When people talk about online innovation in college media, they tend to start big and stay there. And it’s true that large circulation college newspapers (and big name journalism programs) have been doing some impressive things online, but the need to innovate extends to smaller journalism programs as well. And for them, the challenges can be daunting.
So what are some of the challenges for smaller colleges?
1. Small staffs and high churn rate.
In 2007, the Flagler Gargoyle was a finalist for an online Pacemaker award for excellence in student journalism. At the time, the Gargoyle was using a WordPress CMS and producing multimedia. But advisor Brian Thompson saw that change quickly over the last year. “Innovation just completely died out,” he said, “We had some kids graduate who had been totally instrumental in what we were doing, and didn’t really have anyone in the pipeline to carry it on.”
Now, with new online editor Matt Boyle, things are on the upswing. “He has students doing more video, podcasts, slideshows, web exclusive stuff and just thinking about what’s cool out there that we can cover,” Thompson told me.
Rich Cameron, chair of the Cerritos College journalism program and author of the JACC blog, has been pushing online journalism for several years in California community colleges. He said that the demands of print newspaper production still hinder the staff of the Cerritos Talon Marks from more actively pursuing an online presence.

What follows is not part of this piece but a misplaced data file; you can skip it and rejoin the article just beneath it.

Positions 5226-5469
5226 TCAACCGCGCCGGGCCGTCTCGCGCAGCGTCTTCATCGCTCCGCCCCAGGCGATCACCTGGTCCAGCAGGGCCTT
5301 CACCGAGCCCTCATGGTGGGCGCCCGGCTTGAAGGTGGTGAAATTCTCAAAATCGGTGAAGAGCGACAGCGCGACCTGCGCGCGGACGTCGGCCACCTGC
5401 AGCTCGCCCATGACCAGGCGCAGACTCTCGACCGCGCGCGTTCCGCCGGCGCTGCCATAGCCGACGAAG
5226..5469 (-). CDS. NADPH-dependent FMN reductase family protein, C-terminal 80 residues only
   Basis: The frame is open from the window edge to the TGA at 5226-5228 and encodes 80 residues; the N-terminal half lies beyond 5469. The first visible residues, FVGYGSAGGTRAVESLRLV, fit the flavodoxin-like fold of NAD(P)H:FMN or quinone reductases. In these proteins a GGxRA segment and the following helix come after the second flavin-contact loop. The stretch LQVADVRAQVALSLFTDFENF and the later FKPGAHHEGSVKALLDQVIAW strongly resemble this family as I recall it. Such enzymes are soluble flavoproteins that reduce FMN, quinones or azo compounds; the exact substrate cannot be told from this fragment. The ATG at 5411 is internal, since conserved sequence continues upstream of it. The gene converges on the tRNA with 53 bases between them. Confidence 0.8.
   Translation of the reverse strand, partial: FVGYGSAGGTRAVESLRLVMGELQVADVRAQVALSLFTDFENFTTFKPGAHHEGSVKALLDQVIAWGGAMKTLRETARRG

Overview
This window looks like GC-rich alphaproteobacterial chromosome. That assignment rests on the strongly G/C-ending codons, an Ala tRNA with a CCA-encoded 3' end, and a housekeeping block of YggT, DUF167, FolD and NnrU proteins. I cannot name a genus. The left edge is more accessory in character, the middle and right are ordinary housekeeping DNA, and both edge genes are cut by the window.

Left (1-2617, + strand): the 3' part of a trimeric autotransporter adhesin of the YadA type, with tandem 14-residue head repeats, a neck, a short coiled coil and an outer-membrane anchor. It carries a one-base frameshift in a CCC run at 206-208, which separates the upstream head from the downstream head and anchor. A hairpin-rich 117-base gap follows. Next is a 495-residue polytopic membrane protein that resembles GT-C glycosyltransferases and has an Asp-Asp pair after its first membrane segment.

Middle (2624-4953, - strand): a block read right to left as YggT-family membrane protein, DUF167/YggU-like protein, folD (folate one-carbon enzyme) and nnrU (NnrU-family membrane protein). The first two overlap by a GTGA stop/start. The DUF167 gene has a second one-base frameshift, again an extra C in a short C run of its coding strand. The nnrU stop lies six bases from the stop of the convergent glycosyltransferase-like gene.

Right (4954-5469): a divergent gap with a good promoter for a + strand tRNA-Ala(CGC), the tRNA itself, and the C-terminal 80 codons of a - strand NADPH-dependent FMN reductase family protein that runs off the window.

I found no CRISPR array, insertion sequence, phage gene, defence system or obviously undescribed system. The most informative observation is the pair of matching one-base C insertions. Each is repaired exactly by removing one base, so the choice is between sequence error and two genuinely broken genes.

“We have one or two who are starting to get it. A lot of others experiment,” he said. “But we’re so focused on a weekly publication with a relatively small staff and small pool from which to recruit that they just don’t do enough. We’re still looking for ideas.”
2. Instructors who don’t get it.
Advisers and instructors can be a help or a hindrance to developing online journalism in college.
Sarah Jackson, a journalism student at Kwantlen Polytechnic in Vancouver, B.C., told me that “most professors have little to no knowledge about multimedia. Their lack of knowledge sometimes misinforms us and could easily lead us to the wrong conclusion about the current state of journalism, if not for our other professors’ efforts.”
Jackson benefits from having instruction from Mark Hamilton, a journalism instructor who follows online media closely.
The hindering effects of out-of-touch advisors can be pronounced at a smaller school, Hamilton said. “A small staff of instructors means that a small number of ‘curmudgeons’ or, as I prefer, ‘people who don’t get it yet,’ can have an oversized effect on the overall drive to multimedia/innovation.”
Rich Cameron agreed that aging faculty hamper new media innovations at community colleges and universities. “We didn’t learn this stuff and no one is giving us a lot of support to learn it,” he told me, “We have a small few, like myself, that are pulling our colleagues along. But until we get new blood in with multimedia experience, we’re going slowly.” And community colleges are lower on the academic hiring shelf than 4-year colleges and universities.
3. Old mindsets from the students.
Another problem, one that is certainly not unique to small schools, is that a print-centric mindset often still dominates. But at a smaller school, this problem is magnified as well.